Maine’s congressional delegation is expressing opposition to a proposed change in federal guidance around nonindustrial forests out of concern the change could threaten conservation efforts and funding for the state’s forest products industry.
In a letter this past week to Kevin Norton, acting chief of the U.S. Department of Agriculture’s Natural Resources Conservation Service, the delegation pressed the agency to change a proposed a 45,000-acre threshold as part of the definition of a nonindustrial private forest. The proposal could reduce federal funding and the ability to pull in matching funds for the Appalachian Mountain Club, which owns and manages 75,000 acres of forest in Piscataquis County, the delegation said.
The club has received more than $500,000 in federal funding from agency programs under the current definition, and has used the money to hire loggers and logging equipment to install stream restoration material and restore habitat for brook trout and Atlantic salmon. Those activities also help improve the ability of loggers to conduct timber stand management and move wood from the forest to market, wrote U.S. Sens. Susan Collins and Angus King and Reps. Jared Golden and Chellie Pingree.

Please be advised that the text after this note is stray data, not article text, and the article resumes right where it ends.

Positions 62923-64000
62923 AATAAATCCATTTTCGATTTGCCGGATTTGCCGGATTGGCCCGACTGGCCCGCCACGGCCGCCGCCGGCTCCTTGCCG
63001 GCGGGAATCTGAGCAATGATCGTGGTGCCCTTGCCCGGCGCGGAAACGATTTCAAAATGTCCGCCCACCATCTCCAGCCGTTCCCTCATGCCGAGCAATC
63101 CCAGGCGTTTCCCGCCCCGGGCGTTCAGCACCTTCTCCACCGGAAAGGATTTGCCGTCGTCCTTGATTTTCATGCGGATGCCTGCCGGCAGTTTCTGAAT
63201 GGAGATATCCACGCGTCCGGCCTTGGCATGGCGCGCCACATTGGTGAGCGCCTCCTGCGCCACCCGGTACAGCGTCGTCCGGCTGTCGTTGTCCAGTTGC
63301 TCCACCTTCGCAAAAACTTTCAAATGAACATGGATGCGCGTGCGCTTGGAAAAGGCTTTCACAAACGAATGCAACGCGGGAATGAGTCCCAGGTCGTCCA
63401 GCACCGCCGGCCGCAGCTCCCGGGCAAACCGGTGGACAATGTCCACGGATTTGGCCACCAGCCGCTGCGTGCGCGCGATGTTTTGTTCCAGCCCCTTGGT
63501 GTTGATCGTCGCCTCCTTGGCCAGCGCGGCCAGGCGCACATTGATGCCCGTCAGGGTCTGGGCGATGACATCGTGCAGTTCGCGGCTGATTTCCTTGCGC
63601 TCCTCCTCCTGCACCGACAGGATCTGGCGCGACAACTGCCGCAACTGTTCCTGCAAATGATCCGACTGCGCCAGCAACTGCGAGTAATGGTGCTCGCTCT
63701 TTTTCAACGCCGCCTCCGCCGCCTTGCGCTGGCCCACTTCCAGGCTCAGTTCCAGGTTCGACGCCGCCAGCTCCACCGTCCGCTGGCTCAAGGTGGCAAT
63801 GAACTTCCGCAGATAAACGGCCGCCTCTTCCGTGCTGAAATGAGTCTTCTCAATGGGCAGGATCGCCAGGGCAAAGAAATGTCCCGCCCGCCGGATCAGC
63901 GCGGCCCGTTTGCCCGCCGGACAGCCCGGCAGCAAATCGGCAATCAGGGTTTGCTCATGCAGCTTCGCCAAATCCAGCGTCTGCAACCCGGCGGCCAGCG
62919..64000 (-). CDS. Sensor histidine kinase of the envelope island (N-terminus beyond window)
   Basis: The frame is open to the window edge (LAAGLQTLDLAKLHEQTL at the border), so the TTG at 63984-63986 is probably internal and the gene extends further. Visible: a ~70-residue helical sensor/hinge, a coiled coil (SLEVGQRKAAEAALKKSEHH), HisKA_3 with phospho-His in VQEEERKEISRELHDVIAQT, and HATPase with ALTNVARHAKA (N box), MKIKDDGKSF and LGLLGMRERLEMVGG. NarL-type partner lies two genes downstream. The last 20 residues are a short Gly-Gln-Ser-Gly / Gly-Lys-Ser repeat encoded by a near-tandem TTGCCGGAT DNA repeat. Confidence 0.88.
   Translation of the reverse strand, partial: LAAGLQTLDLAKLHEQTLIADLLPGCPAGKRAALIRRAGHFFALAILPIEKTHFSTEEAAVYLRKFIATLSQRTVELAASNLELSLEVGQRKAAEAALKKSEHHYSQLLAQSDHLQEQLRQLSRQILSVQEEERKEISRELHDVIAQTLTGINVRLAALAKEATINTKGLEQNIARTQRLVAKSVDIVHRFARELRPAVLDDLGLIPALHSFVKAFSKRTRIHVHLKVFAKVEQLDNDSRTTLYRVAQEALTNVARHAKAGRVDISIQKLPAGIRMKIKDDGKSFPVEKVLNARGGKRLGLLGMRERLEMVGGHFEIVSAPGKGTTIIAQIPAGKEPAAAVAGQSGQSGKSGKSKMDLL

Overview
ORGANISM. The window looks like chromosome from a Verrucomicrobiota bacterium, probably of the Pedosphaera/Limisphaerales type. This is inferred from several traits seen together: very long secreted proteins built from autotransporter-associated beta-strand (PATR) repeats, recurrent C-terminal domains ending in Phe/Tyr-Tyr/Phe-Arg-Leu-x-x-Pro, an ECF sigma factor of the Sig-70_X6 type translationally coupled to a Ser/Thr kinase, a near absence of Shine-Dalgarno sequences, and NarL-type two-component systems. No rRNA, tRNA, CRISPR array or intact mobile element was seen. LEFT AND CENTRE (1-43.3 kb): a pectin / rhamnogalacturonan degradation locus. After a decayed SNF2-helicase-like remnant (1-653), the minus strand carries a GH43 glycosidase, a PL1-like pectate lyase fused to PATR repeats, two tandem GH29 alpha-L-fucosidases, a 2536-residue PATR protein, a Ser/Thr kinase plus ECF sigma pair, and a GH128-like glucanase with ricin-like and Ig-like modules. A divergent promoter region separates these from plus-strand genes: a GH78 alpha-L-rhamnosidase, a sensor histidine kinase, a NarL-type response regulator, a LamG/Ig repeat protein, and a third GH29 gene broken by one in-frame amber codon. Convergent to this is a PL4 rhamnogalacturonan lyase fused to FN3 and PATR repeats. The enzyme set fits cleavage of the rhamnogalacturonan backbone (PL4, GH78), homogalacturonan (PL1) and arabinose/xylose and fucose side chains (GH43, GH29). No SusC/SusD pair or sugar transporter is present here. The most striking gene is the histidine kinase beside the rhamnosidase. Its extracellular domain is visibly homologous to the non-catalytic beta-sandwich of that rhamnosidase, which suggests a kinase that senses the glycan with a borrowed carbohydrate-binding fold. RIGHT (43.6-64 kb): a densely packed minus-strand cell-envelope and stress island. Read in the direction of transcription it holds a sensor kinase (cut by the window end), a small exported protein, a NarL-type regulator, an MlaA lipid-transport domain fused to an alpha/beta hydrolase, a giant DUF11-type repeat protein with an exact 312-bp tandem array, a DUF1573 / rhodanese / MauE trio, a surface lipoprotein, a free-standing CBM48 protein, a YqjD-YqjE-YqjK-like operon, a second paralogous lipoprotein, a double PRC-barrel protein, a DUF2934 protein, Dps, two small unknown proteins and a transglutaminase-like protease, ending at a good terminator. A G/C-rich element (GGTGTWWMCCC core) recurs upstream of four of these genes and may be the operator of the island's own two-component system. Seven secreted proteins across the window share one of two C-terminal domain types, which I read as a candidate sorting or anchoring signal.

“The $523,000 in grants that AMC has received to date from NRCS have been matched by $870,000 in private funds for a total of nearly $1.4 million invested in the local economy of one of Maine’s poorest counties,” the letter said. “The loss of these funds would be a severe blow to Maine’s economy that is already reeling from the effects of the COVID-19 pandemic.”
The USDA currently defines nonindustrial forests based on criteria in the Food Security Act of 1985, including whether the land has existing tree cover and is owned by a private nonindustrial individual or group. The acreage threshold is being proposed in an attempt to clarify that guidance and assist in distinguishing between industrial and nonindustrial landowners, according to documents in the Federal Register, a database of government agency rules and proposed rules. The proposal allows for additional state-based criteria, though the delegation said that’s not enough to mitigate their concern.
“It is our hope that you will reconsider the proposed definition change to (nonindustrial private forest land), as it does not accurately reflect the reality that land holdings greater than 45,000 acres are not exclusively associated with large corporate forest owners,” they wrote.
Eliza Townsend, director of the AMC Maine Conservation Policy office, and Bill Brooke, chairman of the Maine chapter of the AMC, did not respond to a phone call and email Saturday. A media contact for the USDA did not respond to an email seeking information about its response to the delegation’s letter.